Wednesday, December 22, 2010

East Texas Oil Museum

Saturday was my birthday. Dad and I had talked about how to celebrate and I mentioned that I wanted to go to a museum. The kids have been asking to go to the East Texas Oil Museum lately and it's an easy drive from our home, so that was the plan.

Then, Friday - Dad was told that he would need to be in West Texas by 9 Saturday morning. So much for birthday plans. As soon as he called me with the news, the kids and I began making plans. Kirk checked out times for the Oil Museum and we decided on a birthday dinner. Okay, maybe not decided today - I have been having the same birthday dinner every year since I was probably 5 years old (the kids want you to know that that was a looooong time ago!). But we did check the fridge to be sure we had stuff to make my Mom's homemade taco recipe.

We slept late and played the morning away. Then we ate out for lunch and headed to Kilgore to the East Texas Oil Museum. Of course, I forgot my camera. But it was so fun.

We haven't been in 5 years but things haven't changed much. In fact they haven't changed much since I went as a child (and you might remember that that was a looooong time ago). The museum is not very big, but it has the neatest exhibit! You enter the museum to see traditional museum-y things: an old vehicle, kitchen items from the 1930's, school desks and books. Then you come to a set of double doors and upon entering are transported back in time.

The sky is cloudy and a little gray - it looks and sounds like it could rain any minute. The street in front of us is a muddy mess with old cars and a wagon pulled by donkeys stuck in the mire. A man is in the middle of the muddy road trying to coax his team of donkeys around the stalled car in front of them. The engines of the stuck vehicles are sputtering as we walk along the wooden sidewalk - grateful that we decided to walk to town today.

Our first stop was the General Store. Prices were up today - apples 14 cents a dozen and potatoes 22 cents for 10 pounds. But the shop owner had plenty of toys for Christmas gifts and lots of sugar for cookies. We wandered on down the street and watched the man in the machine shop working on another tool for the oil field. The barber shop is full and all anyone is talking about is another oil well gushing in. We didn't even stop at the movie theatre. With the rainy day, that place was crowded.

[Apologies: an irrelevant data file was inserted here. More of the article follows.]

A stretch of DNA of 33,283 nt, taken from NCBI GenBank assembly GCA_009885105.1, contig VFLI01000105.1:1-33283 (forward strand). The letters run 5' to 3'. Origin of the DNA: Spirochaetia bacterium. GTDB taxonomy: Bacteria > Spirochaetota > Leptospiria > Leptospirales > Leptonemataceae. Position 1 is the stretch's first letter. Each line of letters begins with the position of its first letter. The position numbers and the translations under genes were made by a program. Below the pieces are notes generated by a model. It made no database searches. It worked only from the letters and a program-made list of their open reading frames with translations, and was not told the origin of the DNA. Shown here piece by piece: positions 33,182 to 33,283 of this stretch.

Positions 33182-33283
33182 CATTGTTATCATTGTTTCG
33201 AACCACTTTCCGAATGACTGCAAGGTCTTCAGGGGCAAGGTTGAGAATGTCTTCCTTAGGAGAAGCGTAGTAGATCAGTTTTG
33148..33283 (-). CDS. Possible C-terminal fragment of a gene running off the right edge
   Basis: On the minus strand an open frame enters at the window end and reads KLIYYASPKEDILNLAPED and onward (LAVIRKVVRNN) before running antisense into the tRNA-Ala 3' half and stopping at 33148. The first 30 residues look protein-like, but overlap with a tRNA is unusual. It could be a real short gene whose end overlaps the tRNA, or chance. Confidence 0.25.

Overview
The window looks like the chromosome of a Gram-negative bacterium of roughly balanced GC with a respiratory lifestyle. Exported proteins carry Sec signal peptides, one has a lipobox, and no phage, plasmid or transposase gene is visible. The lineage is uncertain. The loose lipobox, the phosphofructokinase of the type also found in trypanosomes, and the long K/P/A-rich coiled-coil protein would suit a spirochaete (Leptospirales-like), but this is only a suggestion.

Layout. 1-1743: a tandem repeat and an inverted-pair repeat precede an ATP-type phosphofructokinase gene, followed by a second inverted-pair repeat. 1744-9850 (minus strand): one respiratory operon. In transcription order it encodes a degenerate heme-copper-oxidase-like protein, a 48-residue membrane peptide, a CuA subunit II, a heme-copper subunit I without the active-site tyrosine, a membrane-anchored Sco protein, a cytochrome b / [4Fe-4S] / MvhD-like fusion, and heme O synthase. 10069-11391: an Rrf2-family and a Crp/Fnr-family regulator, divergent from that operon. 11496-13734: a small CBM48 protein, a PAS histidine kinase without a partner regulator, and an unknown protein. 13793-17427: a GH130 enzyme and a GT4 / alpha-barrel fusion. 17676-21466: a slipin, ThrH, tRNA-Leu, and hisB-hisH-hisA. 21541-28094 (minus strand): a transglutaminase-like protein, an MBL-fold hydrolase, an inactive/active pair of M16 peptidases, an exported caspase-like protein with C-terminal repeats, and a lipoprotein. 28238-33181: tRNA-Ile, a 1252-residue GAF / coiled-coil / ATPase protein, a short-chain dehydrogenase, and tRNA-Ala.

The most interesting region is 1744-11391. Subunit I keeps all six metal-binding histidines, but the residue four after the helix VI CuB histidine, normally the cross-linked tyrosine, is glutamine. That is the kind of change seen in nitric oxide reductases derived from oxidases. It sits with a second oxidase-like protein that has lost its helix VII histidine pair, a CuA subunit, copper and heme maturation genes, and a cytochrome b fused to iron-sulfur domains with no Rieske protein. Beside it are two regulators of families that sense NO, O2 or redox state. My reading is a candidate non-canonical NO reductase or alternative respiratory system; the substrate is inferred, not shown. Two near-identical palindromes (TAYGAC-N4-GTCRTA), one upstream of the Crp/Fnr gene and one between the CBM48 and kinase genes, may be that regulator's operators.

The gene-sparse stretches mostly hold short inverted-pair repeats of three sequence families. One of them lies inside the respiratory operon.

At least the pharmacy was quiet. Well, except for the juke box playing Christmas tunes. I wish we'd had the money for a soda from the fountain. Our last stop was the newspaper office. We bought a paper and it was full of news about...yep, about the oil field. We walked slowly home passing more stuck cars. The donkeys still hadn't got past the stalled car and their owner sure looked fed up and was covered with even more mud if that was possible.

Ok, so I have an imagination. But walking through the Boomtown, USA has always been my favorite part of the museum. I haven't seen anything like it in any other museum. There is one other especially fun part of the East Texas Oil Museum and that is the "Elevator to the Center of the World." Two marionettes: Professor Rockbottom, Geologist and Hank take you on a ride with frequent stops to view the rock layers found in the East Texas area. When you reach the level where the oil is trapped and drill breaks through and they race you back to surface to escape the gusher!

MT was a little nervous about the old town area, and the "Elevator to the Center of the World", but FRitW was completely fascinated. We had to go through all the town buildings twice because he just wasn't ready to leave.

It was a fun birthday activity and maybe just a bit educational (Shh!).

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Sunday, December 19, 2010

Sky Watching

Tuesday's schedule: school, gift wrapping, hair appointment, workout with trainer, some final Christmas shopping, and a long nap. I don't know how I am going to fit in that nap, but if you call our home that day, you will be answered by a sleepy voice because we are not planning to sleep much Monday night.

In fact we plan to fit in some schoolwork during the night. Sure, waking the kids up around 1:30 am seems a little extreme just to fit in some Science - but I have no choice. Because shortly before 2:00 am CST during a full moon on the night of Winter Solstice, a lunar eclipse will begin. The entire eclipse should be visible in the contiguous United States, assuming the weather cooperates.

The last time a total eclipse took place during the Winter Solstice was in 1638. The next one is predicted to by 2094. That makes this a once-in-a-lifetime experience for most of us. In addition the next total lunar eclipse that will be entirely visible in the contiguous United States will be in 2014, so I do not intend to miss this one.

Here are some sites for information about the eclipse:
http://www.livescience.com/space/etc/lunar-eclipse-winter-solstice-meteor-shower-101219.html

I sent an email to our local news station's Chief Meteorologist requesting peak viewing times and information about where and how to view this event. I plan to gather the telescope and some binoculars so we can get some really detailed views!

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